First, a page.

Robert Heaton


Making YouTube less bad for you using CSS

07 May 2018

Hopefully this will be the life hack that makes her love me again.

I’m a smug person. I’m extremely keen for you to know that I don’t have the Facebook app installed on my phone. And that I almost never look at my Twitter feed. Also I don’t sleep with my phone next to my bed and I have this really smart rule of no screens an hour before lights out. And whilst I did recently complete Skyrim on the PS4, I was very efficient about it and zipped through in only a little over 50 hours of play time, which might sound like a lot but is actually very quick compared to most people. And, despite all this effort and smugness, I still frequently get sucked into watching a very large number of YouTube videos that I didn’t actually want to watch and will probably not be putting on my resumé.

No one sets out to see how many YouTube videos they can watch in a day. Nonetheless, this metric is the primary driver of YouTube employee happiness during bonus season, which makes it hard to feel that YouTube is fully on my side. I don’t like many of the behaviors that YouTube is incentivized to nudge me into. I don’t believe that recommended videos, comments and video annotations are designed to help me realize my conception of the good life, and anecdotally I know that many other people feel the same way. People say that willpower is a finite resource, and some of these people include footnotes to actual social-scientific studies. I am fully aware that no video is ever quite as earth-shattering as its title claims, but what if that extremely attractive person in the screengrab is actually in the video this time?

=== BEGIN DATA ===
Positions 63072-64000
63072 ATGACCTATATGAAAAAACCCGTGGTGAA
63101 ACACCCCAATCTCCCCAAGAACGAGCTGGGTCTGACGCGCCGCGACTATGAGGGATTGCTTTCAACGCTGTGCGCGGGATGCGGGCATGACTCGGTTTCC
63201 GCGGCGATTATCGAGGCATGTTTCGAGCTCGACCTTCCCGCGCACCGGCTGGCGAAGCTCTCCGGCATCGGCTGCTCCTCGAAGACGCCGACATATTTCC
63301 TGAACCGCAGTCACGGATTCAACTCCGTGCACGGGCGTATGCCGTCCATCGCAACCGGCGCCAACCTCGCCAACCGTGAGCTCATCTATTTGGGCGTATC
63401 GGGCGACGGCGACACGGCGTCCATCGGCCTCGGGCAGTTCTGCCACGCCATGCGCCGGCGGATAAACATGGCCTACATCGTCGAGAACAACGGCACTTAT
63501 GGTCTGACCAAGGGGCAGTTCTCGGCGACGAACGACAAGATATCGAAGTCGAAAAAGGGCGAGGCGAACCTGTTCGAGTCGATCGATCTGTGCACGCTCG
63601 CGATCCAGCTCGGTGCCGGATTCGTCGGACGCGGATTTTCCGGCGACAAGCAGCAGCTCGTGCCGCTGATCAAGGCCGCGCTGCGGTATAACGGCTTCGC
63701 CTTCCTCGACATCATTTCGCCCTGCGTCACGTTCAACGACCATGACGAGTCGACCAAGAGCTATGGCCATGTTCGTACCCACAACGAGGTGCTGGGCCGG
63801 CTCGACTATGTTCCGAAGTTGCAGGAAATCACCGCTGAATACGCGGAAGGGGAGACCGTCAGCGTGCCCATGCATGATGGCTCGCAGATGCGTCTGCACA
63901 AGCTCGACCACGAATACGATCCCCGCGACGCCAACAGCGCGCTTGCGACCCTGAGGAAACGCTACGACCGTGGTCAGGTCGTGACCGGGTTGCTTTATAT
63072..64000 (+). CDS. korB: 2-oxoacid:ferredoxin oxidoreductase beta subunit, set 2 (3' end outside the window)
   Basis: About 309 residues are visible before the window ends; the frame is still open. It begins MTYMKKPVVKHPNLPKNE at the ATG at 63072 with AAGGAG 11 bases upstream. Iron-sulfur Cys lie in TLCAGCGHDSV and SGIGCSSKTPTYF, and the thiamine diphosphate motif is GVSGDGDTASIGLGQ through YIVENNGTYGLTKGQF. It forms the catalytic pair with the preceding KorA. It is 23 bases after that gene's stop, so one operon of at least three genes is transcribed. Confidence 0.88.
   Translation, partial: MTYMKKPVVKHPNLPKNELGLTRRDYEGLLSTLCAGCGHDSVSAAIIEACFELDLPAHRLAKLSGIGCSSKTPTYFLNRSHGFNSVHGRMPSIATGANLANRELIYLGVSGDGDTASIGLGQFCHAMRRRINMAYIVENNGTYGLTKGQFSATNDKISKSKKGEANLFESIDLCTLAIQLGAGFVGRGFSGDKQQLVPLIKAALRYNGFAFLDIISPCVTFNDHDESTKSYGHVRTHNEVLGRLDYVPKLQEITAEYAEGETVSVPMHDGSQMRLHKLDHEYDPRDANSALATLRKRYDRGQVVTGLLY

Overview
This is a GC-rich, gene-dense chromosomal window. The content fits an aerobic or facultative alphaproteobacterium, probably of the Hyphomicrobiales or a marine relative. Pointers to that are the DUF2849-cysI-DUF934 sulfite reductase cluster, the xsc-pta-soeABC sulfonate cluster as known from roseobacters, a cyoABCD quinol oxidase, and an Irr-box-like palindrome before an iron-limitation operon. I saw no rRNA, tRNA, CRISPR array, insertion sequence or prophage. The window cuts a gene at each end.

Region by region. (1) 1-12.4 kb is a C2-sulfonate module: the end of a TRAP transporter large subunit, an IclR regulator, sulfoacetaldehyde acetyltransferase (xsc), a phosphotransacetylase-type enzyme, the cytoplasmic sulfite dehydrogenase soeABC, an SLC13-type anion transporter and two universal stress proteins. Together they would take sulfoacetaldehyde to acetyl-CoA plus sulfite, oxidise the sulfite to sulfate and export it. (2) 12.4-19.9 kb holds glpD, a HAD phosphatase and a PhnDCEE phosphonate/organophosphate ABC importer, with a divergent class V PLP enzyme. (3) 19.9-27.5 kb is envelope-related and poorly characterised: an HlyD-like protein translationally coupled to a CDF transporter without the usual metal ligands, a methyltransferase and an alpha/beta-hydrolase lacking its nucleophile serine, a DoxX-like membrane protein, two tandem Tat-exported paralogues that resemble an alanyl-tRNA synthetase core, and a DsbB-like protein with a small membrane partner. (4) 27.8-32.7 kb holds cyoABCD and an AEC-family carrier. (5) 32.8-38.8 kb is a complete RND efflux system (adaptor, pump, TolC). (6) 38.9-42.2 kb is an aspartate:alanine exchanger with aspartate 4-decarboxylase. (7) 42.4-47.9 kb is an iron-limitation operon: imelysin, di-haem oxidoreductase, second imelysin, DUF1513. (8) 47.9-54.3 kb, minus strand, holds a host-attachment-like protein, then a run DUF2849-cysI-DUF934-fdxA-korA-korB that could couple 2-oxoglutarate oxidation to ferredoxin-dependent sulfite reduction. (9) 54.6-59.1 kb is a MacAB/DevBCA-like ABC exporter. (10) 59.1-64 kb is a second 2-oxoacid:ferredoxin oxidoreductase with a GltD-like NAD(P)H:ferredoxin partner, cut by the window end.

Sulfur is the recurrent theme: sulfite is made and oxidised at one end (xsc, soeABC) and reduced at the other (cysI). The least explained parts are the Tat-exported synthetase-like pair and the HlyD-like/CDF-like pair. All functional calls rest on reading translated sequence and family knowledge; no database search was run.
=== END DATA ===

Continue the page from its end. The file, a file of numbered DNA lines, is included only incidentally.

I’m sure that someone somewhere has searched YouTube for “hilray emilas”, tumbled down an auto-playing rabbit-vortex of endless thoughtful commentary, and come out the other side feeling educated, enlightened, and intellectually rejuvenated. I’m sure that YouTube does create valuable new cultural touchstones for the digital-first generation that my fossilized brain will never be able to comprehend. I understand that my parents thought that MSN Messenger was a waste of time, and that their parents thought that Kojak would prevent them from ever making anything of themselves. Nonetheless, I still tend to believe that this time something really is different.

One day, after having trekked about half-way along the treacherous Road of Recommended Videos that takes you all the way from Davids Frum through Duke, I stood up, had a long shower, and decided to make having positive interactions with YouTube use up much less willpower. I put together some Stylus CSS rules to remove the bits of YouTube that I don’t believe have my best interests at heart, which it turns out is pretty much all of it except search results and actual videos.

NOTE - make sure you use Stylus and not Stylish, a similar browser extension. Stylish is spyware that steals and sells all your browsing history.

Before

After

These CSS rules:

Removing the sections of websites that don’t serve your goals makes the internet a more relaxing place. Installing my YouTube tweaks for yourself via the Stylish Chrome extension doesn’t require knowing anything about CSS or internet browsers. If you like the alterations then you should also check out my previous attempts to turn down online noise, and let me know if you have any other ideas for websites that need some moderation imposed on them.


To hide the distracting parts of YouTube for yourself:

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